Obsolete by Mikkel Sommer

Joining them will be rising Danish artist Mikkel Sommer, whose own fictionalised take on the aftereffects of PTSD resulted in Obsolete, a graphic short story in Nobrow’s 17x23 collection. Told mostly without words in strong images of loose, expressive lines and blocks of limited colours, it movingly charts the descent caused by PTSD of a damaged American ex-soldier, haunted by the deaths he has seen and caused, which stare back at him in the bathroom mirror, driving him to pills, self-harming and self-destruction, burning his passport and unpaid bills. In a last desperate act, an army buddy joins him in holding up a bank which goes horribly wrong. In its modest 24 pages, Obsolete is understated but insistent and memorable, opening and closing with two balancing overhead shots of the prostrate protagonist. In one turn of the page, we realise that the red tiles of his kitchen remind him of the bloodshed he has witnessed.


Philip & Helena:
The front and back covers of Eileen Cassavetti’s original notebooks.

On Saturday afternoon, Eileen Cassavetti and her daughter, cartoonist Francesca Cassavetti, will be talking about Philip & Helena, a hand-lettered, hand-drawn romantic story which has been reproduced from Eileen’s original notebook created in January 1942, while she was serving in the Women’s Auxiliary Air Force (WAAF). She portrays a very different impression of life in World War Two than the usual tales of rationing and making do. Her two lovers, “by nature always a little outside life”, have accepted their “war jobs” but as pacificist Quaker Philip says, “I still don’t hate anyone - I’m only so heart-sorry that it should ever have happened again.” Eileen Cassavetti describes the fascinating everyday details of their romance from high tea at Fullers and their love of books to the luxury of their hotel in Ballater.

Francesca explains further: “Philip & Helena is completely autobiographical, which is what makes it so poignant. The style may seem a little overwritten and flowery but it was written in another age by a young girl steeped in poetry and literature who had just suffered a terrible loss. The details make it a fascinating document - it seems that people in the forces had access to a slightly better diet than we are used to hearing about. It illustrates that even in these extreme circumstances, young women were preoccupied by the same things (clothes, parties, falling in love, food), but so many must have had similarly tragic endings to their romance.” If you’ve ever been head-over-heels in love, you can’t help warming to their eloquent tenderness for each other in such terrifying times, and to the pain of their parting: “I do know that for me you are the embodiment of all the good and true and beautiful ideas in the world - and while I have you I shall never lose my faith in goodness and love prevailing over evil and misery.” It’s easy to be cynical about such “gushing” today but these are the sorts of feelings and hopes that sustained so many people through the darkest days of the war.  Eileen has kept her notebook close to her ever since she wrote it. This facsimile may well find a way to your heart as well.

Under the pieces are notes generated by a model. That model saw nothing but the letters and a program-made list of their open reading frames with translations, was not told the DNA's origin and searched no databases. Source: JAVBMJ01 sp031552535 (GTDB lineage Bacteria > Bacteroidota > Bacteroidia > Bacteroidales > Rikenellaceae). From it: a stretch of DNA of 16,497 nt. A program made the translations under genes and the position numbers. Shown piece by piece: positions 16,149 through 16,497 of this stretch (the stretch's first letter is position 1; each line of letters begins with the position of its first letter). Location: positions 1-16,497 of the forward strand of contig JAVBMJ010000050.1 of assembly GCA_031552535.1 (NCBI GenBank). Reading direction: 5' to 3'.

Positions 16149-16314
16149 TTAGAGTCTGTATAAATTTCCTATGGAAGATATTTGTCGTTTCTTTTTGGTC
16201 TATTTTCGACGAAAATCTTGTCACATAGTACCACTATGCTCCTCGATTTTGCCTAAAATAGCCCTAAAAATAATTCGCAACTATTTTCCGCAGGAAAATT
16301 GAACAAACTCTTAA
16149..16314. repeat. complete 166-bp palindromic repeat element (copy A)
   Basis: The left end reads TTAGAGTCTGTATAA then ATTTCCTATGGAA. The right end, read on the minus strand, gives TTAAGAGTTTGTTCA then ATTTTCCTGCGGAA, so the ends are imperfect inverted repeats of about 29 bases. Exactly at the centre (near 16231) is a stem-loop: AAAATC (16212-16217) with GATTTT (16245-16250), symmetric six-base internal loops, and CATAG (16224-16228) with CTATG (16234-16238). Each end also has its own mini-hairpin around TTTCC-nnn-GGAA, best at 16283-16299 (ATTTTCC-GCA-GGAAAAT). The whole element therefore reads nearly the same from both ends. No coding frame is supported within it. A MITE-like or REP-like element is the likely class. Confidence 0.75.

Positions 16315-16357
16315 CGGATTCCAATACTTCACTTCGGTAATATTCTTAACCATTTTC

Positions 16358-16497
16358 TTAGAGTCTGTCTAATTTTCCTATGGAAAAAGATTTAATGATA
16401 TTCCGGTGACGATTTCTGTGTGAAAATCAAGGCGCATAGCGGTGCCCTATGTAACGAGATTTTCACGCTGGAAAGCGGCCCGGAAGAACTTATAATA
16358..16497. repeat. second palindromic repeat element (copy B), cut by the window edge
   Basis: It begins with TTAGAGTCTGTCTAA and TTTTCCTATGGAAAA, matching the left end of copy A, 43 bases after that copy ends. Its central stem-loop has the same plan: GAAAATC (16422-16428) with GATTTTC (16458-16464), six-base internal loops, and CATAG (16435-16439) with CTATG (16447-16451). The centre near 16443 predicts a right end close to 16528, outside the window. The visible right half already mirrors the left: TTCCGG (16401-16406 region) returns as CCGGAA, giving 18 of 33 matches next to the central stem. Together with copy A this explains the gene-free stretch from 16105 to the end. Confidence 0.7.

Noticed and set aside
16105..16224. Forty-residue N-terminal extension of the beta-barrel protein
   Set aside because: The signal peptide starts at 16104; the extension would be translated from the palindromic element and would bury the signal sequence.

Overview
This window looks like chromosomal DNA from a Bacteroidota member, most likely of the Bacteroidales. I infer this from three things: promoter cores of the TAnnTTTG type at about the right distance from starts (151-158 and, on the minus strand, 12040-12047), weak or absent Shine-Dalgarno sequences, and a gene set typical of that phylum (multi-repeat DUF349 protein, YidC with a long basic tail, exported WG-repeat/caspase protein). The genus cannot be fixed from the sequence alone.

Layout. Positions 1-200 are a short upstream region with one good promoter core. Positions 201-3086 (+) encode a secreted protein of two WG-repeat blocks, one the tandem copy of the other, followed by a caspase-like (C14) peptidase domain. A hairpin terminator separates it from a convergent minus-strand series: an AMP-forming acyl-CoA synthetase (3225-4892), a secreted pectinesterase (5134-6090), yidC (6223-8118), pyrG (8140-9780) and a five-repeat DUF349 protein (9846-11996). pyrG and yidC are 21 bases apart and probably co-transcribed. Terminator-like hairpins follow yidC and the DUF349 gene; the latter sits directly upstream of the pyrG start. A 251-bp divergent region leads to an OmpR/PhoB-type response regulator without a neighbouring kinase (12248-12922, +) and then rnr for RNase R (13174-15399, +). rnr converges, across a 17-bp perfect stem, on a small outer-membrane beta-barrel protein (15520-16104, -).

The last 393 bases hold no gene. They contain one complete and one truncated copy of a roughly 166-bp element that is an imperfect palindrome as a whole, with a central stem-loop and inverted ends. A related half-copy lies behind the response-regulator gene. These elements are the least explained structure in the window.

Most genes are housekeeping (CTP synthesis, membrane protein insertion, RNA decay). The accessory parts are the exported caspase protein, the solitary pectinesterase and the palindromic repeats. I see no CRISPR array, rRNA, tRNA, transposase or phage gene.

War: The Human Cost

On the same panel, another UK self-publisher and cartoonist, Brighton-based Sean Duffield, has released War: The Human Cost, a 260-page A5 squarebound anthology of expressive, humanist comics by artists from 19 countries to reveal the truths behind conflicts and the unethical practices of those who profit from it. Limited to 750 copies, with £1 of every book sold donated to the Campaign Against the Arms Trade, this is a landmark project. It gathers from across the globe accessible, compelling graphic reportages and reflections on the price we pay as individuals, societies and human beings for the conflicts that besiege our world. The subjects and approaches vary widely but are consistently arresting and informative. Duffield will be joined by contributors, Daniel Locke and Ben Naylor, to discuss the book and sign copies afterwards.

A last-minute bonus, just confirmed, is the presence of David Blandy, who will also talk on the Saturday morning panel about Child of the Atom, his short film and related comic designed by Inko. David’s granddad was in a Japanese POW camp and would have died there probably if the bombs had not been dropped on Japan to end the war. As Blandy puts it, “There is a familial myth that my late Grandfather would not have survived being a Japanese Prisoner of War, had the atomic bombing of Hiroshima not occurred. So it could be argued that I owe my existence to one of the most terrifying events of human history and the death of 110,000 people.” In his moving 14-minute autobiographical film, Blandy takes his daughter to Hiroshima, filmed by his wife, and intercuts the filmed documentary footage with an anime collage developed with UK-based Japanese artist Inko, who will also attend.  They have also published a small press comic related to it. Child of the Atom will be screened at 4.30pm as the opener before the Comics Go To War feature.

The sheer diversity and quality of stories about war and its impacts told in comics, graphic novels and manga deserve to be explored and celebrated. Come and support Comics & Conflicts, an event which represents a vital stage in this long-overdue process of cultural accreditation and recognition in Britain.

Posted: August 9, 2011

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Comics & Conflicts
Imperial War Museum
London
19 & 20 August, 2011

Comics
Charley’s War
Chimo
Doonesbury
Dougie’s War
Obsolete
War: The Human Cost

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British Comics
Comica
Festivals
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Featured Books


Charley’s War
by Pat Mills &
Joe Colquhoun


Child of the Atom
by David Blandy
& Inko


Chimo
by David Collier


Doonesbury:
The Long Road Home

by Garry Trudeau


Dougie’s War
by Adrian Searle
& Dave Turbitt


Obsolete
by Mikkel Sommer


War Stories
by Garth Ennis
& Others


War:
The Human Cost

edited by Sean Duffield